Over time, my customers also started to want a more sustainable product, which encouraged me to explore new and exciting fabrics and technologies. Most of our collections are now made from recycled bottled plastic, and in the future we are also looking at plant-based fibres.

How would you describe your brand’s aesthetic?

Our design aesthetic is cool Scandi. The name Jakke means ‘jacket’ in Danish and has an emphasis on bold colors and fun prints.

Image: Jake AW23

Outerwear was your initial focus – what product expansions are you most excited to develop?

We’ve already incorporated cruelty-free knits and synthetic leather pieces into the collection, and within the SS23 collection, which will launch at the end of March, we’re introducing softer separations such as dresses, pants and skirts.

We want to be seen as a prêt-à-porter brand and not just a category brand and with the expansion of new categories we expect that to change going forward.

What does sustainability in fashion mean to you?

We recognize that no brand that sells fashion can be truly sustainable, so we prefer to use the terms ‘responsible’ and ‘low impact’ to describe our philosophy, which is based on respect for the planet and the rights of everyone involved in making our clothes. . , in addition to not harming animals.

Image: Jake AW23

How do you implement sustainable practices in your projects?

Responsible, low-impact fashion starts with me as a designer and goes through every stage of the product lifecycle; from sourcing to manufacturing to retail and end-of-life apparel. As a designer, I try to make sure the fabrics I use are as natural as possible, which can also be difficult as a vegan brand.

Our goal is to create pieces that can be worn season after season and that you’ll wear again and again. We ensure the highest quality construction so our pieces can be passed down for generations rather than ending up in landfills.

Our sustainability consultant keeps us informed of the latest fabric innovations and best practices to ensure sustainability remains at the forefront of everything we do.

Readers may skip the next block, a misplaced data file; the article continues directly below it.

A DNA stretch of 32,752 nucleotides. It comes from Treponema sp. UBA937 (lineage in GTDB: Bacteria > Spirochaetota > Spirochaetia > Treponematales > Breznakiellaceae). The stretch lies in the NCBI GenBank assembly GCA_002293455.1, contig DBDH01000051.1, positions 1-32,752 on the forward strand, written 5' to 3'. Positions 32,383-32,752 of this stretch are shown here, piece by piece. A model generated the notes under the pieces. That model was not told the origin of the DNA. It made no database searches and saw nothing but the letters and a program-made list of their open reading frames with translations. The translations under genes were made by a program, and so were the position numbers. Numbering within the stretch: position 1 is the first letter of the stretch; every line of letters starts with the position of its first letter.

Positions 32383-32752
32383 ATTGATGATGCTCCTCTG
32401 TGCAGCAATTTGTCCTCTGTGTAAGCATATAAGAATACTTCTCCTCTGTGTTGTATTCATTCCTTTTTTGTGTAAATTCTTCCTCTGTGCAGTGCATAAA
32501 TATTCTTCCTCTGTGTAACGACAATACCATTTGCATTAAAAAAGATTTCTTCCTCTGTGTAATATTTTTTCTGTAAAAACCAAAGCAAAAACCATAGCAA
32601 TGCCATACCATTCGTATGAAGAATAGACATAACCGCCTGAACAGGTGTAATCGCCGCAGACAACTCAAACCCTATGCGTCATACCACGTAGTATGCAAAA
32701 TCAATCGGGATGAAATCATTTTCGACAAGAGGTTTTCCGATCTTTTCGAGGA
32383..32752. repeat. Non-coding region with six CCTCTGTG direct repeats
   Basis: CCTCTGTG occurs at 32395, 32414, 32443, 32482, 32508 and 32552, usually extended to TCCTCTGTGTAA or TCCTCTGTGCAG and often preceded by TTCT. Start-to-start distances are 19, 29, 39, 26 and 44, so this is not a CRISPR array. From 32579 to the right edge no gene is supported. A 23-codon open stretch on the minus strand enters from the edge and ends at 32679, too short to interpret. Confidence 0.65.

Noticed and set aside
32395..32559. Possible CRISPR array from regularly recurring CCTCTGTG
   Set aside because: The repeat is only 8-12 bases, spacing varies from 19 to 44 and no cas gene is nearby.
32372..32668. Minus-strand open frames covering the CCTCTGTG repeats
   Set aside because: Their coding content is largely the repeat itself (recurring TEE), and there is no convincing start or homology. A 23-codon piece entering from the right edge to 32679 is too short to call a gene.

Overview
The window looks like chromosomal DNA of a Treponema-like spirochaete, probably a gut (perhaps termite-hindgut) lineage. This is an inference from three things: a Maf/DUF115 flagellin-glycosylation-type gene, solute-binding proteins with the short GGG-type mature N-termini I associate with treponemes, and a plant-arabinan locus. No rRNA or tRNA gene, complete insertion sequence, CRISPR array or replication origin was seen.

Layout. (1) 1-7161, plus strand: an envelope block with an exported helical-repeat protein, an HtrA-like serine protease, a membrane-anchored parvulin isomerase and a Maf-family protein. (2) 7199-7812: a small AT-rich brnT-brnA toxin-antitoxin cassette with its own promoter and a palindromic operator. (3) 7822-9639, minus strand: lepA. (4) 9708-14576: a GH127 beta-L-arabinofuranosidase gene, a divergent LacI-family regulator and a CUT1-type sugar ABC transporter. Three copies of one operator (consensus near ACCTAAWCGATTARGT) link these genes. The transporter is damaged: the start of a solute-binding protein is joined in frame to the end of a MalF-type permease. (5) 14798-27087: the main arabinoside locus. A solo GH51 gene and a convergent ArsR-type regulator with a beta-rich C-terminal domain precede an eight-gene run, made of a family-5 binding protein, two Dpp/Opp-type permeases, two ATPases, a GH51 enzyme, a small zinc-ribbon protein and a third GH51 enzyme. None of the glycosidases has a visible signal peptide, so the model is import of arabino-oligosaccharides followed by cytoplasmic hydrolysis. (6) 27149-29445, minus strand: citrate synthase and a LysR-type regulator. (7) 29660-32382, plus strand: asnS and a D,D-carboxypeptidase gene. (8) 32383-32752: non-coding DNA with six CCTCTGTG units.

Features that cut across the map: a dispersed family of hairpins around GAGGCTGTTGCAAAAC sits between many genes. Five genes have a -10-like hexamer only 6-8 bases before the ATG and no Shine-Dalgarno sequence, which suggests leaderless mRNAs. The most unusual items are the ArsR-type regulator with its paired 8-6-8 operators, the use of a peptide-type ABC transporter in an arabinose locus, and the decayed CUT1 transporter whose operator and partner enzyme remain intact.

What made you want to perform during LFW?

LFW is one of the biggest platforms for fashion brands and it’s exciting to see more contemporary brands getting the chance to showcase. In terms of the brands that are showing, a lot has changed in the last 5 years, for the better, and there seems to be a lot more enthusiasm around contemporary brands. There’s so much new talent in London, there’s a real buzz and it felt like the right time for us to showcase it.

We intended to show it during LFW last season, however obviously a lot of last season’s schedule couldn’t go as planned, so this was our debut season.

Image: Jake AW23

What are the biggest challenges your business is currently facing?

For us, Brexit remains one of the biggest business challenges.

What advice would you give to anyone starting a fashion brand?

There are a lot of people wanting to open brands and the market is becoming saturated. It’s important to find your niche. Have a different design aesthetic, specialize in a certain product, do it well, and grow from there.

Jakke initially launched as a faux fur brand specializing in bold prints and colors, which immediately caught people’s attention because at the time there was nothing like it on the market.

What is Jake’s future?

Our plans for the future involve expansion. We recently opened markets in the US, Korea and China and expect to grow here. Currently, UK and Japan are our main markets in terms of sales.
The UK doesn’t have many contemporary RTW brands and we want to fill that gap by adding more categories while maintaining our ethos.

Image: Jake AW23
Image: Jake AW23